White roux is cooked for about 5 minutes, just until the flour has lost its raw smell, but before any golden color or toasted aroma develops. This roux is used to thicken chowders and milk-based sauces. Classic macaroni and cheese, tuna noodle casserole, and New England clam chowder are all based on milk thickened with a white roux.
Blond, or golden roux, is cooked approximately 20 minutes to a light, golden-brown shade with an aroma resembling popcorn or toasted bread. This is the most commonly-used roux, desired for the richness and a slight nuttiness it provides along with its excellent thickening power. Blond roux is a good, general-purpose roux to keep on hand for thickening gravy, sauces, soups, and stews.
- Garden Fresh Tomato Soup
- Homemade Chicken Gravy
- Brandied Pepper Steak
- Authentic Pepper Pot Soup
- Tommy's Chili
Brown roux is cooked about 35 minutes until it reaches a peanut butter-brown color. Its aroma is more pronounced and sharper than the nutty smell of blond roux. Cooked to this stage, flour begins to lose its thickening power, requiring more roux to thicken a given amount of liquid.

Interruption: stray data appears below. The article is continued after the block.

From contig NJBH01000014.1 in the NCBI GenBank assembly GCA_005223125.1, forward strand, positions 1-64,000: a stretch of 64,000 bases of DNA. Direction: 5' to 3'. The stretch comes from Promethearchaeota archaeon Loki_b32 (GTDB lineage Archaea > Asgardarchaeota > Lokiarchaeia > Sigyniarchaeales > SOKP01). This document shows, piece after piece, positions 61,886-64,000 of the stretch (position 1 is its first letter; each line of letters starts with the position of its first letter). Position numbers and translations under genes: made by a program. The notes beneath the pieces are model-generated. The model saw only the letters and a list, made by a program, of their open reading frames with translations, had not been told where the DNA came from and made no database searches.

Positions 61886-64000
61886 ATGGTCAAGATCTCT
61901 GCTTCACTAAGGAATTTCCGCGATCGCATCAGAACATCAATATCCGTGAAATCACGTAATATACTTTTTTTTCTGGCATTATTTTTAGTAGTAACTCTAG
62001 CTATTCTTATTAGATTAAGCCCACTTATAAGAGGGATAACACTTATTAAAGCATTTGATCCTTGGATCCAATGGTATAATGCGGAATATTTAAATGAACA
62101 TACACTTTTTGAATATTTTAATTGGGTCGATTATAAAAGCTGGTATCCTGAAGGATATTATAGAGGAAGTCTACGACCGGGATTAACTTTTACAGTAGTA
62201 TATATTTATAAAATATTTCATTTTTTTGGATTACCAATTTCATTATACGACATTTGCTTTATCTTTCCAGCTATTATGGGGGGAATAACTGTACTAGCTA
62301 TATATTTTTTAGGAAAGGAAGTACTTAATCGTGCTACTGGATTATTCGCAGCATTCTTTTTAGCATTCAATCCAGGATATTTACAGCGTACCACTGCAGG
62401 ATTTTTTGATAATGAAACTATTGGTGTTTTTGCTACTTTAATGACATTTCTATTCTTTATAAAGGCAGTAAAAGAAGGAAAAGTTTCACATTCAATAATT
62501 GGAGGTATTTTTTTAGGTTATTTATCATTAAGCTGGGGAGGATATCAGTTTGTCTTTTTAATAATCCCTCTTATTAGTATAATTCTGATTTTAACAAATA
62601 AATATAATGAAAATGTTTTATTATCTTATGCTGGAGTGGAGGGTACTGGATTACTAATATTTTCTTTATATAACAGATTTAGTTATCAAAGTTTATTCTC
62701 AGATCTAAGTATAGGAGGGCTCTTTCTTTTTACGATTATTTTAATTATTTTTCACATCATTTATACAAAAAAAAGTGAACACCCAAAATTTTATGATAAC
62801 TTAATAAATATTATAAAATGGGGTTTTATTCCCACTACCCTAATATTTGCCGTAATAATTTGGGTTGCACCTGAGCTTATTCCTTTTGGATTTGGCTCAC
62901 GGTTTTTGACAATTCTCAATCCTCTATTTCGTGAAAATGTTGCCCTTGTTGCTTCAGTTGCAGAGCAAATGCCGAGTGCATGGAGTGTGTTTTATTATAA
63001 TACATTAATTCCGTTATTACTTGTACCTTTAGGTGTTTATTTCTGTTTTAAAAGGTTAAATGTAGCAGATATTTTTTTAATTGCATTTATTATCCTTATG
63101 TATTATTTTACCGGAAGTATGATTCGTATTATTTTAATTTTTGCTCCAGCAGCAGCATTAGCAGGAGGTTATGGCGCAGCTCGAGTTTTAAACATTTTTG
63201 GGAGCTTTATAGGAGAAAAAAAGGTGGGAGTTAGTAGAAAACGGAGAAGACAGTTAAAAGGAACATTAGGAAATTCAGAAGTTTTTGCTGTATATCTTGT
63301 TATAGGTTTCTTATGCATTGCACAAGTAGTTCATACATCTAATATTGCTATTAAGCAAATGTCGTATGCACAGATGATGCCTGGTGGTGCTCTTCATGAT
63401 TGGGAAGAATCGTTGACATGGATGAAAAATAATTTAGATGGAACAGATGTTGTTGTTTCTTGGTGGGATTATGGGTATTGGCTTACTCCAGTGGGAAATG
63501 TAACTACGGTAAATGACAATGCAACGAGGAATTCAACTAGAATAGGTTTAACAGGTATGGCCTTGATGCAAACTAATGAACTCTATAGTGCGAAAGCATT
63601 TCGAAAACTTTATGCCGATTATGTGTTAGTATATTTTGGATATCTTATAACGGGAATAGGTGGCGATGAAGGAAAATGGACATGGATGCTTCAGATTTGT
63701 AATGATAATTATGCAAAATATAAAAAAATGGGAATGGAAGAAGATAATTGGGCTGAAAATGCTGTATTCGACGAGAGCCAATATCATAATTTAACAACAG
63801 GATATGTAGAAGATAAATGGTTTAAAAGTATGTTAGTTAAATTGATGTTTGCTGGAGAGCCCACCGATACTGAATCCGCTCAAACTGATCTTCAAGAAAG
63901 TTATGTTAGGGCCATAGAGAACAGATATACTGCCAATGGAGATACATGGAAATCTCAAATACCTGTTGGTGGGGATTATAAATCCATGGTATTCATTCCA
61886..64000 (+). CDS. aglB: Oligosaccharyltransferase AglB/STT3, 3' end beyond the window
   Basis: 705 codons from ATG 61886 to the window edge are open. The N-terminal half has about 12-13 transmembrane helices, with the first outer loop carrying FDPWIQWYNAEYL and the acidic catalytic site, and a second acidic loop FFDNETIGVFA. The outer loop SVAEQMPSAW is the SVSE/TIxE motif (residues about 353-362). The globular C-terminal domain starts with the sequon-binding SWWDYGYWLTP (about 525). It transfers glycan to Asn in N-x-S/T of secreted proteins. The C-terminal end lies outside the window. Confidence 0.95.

- Boudreaux's Zydeco Stomp Gumbo
- Audry's Shrimp Stew
- Cajun Oyster Pie
- Creamy Chicken Vegetable Chowder
- Kansas City Steak Soup
Dark Brown Roux
Even darker than the preceding brown roux, dark brown roux is cooked approximately 45 minutes until it is the color of melted milk chocolate. Its aroma is mellower than the strong, roasted flavor of brown roux, and will actually smell a little like chocolate. This stage has the least thickening power of all four; its main purpose is as a flavoring agent with thickening being secondary.